Betty Pearl Bartlett Eaton

Betty Pearl Bartlett Eaton was born in 1928 on the Seaverson Ranch, 12 miles west of Saratoga. Her parents, Garland and Pearl Bartlett, were both children of English immigrants who were early Utah pioneer stock. They moved to the Rawlins area to work on the railroad sometime after 1915 and ended up working for Mr. Seaverson on Jack Creek.

Betty lived there with her parents and two brothers until during the Depression in 1936 at which time they moved to the Hennesy place on Methodist Creek where they lived for about four years. Her father purchased the Hennesy place and the adjoining Kingman and Adams Ranches. The family had only lived on the Kingman Ranch for a few months when her father died very unexpectedly. Betty was on the only daughter and the apple of her father's eye, she was 12 at the time of his death. Her two brothers were teenagers and her mother a young widow left with a ranch to manage. This began many tragedies in Betty's early life, but never-the-less they were great human faith building blocks for her.

Her early school experiences were in a county school at the Boden place. She continued her education in Saratoga where she worked at the Nelson Cafe during her four years in high school. After graduating from Saratoga High School, she attended Westminster College in Salt Lake City for two years. She returned to Saratoga during the height of World War II where she did some substitute teaching and where she also managed the Nelson Cafe until her marriage to Wm. Eaton in 1948.

Betty's mother had been an active Rebekah member since the age of 18. The one thing she would not forgo during the Depression was the paying of her lodge dues. Many sacrifices were made to do this and for her to attend her meetings. Her dedication to the Rebekahs earned her the Decoration of Chivalry in 1988 and set the example for Betty to join the Rebekahs at the age of 18 and become a life-long member. Betty and her mother built a strong bonding relationship due to the hard work and adversity in their lives.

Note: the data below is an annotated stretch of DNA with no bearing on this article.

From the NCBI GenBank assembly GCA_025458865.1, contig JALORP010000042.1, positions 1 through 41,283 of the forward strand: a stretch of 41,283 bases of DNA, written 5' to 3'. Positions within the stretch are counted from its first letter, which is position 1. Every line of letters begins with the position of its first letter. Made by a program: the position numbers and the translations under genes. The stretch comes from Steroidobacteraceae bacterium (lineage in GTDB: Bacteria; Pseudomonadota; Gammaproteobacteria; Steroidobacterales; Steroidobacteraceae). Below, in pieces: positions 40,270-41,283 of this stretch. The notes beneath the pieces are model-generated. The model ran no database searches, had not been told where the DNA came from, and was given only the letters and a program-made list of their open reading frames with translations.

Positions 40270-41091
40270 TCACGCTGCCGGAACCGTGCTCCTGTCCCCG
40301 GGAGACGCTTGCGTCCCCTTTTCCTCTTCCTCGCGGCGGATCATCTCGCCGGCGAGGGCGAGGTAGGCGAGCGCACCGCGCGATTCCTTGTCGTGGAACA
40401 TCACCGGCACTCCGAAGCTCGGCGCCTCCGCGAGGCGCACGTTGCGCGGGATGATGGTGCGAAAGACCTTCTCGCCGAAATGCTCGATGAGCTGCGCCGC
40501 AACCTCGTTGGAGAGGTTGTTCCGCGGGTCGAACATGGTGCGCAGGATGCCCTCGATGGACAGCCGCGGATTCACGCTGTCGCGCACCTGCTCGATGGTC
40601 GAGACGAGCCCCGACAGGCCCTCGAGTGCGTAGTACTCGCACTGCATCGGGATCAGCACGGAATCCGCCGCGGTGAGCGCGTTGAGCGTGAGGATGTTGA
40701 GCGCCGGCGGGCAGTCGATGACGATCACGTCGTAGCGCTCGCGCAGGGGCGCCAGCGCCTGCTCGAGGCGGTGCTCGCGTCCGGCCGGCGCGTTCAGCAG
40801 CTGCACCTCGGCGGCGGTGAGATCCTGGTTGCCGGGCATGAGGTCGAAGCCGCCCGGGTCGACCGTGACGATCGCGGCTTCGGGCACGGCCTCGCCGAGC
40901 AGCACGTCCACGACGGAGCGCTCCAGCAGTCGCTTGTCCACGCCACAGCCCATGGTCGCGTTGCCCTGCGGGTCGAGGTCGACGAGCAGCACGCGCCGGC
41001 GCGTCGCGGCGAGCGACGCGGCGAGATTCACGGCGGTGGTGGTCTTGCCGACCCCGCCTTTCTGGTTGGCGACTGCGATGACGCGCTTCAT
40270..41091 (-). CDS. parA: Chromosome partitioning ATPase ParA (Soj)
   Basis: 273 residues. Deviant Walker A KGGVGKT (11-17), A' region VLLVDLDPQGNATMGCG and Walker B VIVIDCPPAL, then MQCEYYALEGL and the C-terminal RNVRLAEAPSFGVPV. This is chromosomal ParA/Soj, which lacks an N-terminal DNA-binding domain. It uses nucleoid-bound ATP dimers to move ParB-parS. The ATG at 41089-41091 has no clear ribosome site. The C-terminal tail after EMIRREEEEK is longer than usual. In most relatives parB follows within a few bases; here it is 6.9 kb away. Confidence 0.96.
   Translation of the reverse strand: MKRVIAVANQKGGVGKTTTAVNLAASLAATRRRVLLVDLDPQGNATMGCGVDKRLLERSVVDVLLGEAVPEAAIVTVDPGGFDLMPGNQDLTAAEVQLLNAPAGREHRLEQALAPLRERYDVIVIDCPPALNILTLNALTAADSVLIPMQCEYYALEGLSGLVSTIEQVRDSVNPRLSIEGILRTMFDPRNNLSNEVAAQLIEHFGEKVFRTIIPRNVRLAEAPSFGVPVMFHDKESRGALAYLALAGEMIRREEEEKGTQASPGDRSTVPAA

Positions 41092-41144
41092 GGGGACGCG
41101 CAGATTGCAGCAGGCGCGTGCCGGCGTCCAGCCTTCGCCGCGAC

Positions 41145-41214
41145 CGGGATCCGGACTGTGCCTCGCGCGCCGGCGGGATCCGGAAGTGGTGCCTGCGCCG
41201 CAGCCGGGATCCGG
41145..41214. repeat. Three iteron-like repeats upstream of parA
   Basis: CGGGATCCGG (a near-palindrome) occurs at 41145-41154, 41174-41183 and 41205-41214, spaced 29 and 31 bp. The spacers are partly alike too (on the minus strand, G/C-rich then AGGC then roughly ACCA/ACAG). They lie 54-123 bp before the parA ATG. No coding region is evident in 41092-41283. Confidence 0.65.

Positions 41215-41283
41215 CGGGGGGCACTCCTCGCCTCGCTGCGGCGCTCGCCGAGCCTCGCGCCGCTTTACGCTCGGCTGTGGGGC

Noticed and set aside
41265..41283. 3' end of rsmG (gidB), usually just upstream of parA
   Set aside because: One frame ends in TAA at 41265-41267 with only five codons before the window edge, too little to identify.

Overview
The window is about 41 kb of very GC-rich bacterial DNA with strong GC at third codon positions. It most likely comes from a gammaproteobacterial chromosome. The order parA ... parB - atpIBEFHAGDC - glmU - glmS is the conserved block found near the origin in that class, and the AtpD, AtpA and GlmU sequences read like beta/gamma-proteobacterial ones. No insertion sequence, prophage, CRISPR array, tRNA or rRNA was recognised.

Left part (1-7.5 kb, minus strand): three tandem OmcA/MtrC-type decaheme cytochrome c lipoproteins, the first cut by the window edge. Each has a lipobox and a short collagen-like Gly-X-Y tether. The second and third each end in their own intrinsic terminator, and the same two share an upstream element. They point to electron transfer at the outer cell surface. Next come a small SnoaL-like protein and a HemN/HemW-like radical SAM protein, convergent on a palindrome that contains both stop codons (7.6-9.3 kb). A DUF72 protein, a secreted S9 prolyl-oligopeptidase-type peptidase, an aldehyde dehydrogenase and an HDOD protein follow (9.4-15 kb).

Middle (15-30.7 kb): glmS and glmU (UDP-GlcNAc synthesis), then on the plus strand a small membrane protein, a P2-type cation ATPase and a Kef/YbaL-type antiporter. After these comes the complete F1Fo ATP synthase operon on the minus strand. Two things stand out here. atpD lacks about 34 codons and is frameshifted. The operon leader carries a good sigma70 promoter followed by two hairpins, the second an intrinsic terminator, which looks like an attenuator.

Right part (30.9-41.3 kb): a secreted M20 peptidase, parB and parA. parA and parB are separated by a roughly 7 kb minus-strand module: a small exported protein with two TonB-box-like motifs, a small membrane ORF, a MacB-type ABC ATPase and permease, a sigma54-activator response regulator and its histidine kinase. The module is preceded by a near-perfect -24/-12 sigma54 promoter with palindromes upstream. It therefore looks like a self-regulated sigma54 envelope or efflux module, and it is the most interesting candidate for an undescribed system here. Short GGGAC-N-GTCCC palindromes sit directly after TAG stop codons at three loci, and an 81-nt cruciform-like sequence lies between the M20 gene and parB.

After Betty's marriage to Wm. Eaton they ranched in the Saratoga Valley, during these years they were ranching on Lake Creek. In 1951 her husband, Wm. Eaton, who was then a returned World War II veteran, was called back to service for the Korean Conflict. This brought about many sacrifices and hardships for Betty. Giving up their home and a promising future created a great loss both financially and emotionally for the young family. Betty's life took many rough turns but deep and meaningful experiences resulted from them. Betty waited tables, milked cows, hayed, sold eggs, worked in numerous stores while raising her young family, which at the time included Deb and Billy.

Billy was quite sick as a young baby and it was at this time that young girl of about 12 entered the Eaton family. Pat was in need of a home and family and, at the age of 12, was not even in school. Not having any extra money, but an enormous amount of love and compassion, Betty took Pat into the Eaton family and made her one of her own. Pat was in and out of their lives until the Eatons got a court order awarding them direct custody.

Jerry and Drake, twins who came to Saratoga just out of the U.S.M.C., somewhat destitute with no meaningful family in their lives found refuge with the Eatons who took them in and gave them food and place to live in exchange for some labor on the ranch. It was brought to make living without adding extra people, but Betty once again dipped deep into that boundless love and kindness. But alas, another person showed up and was also added to the family.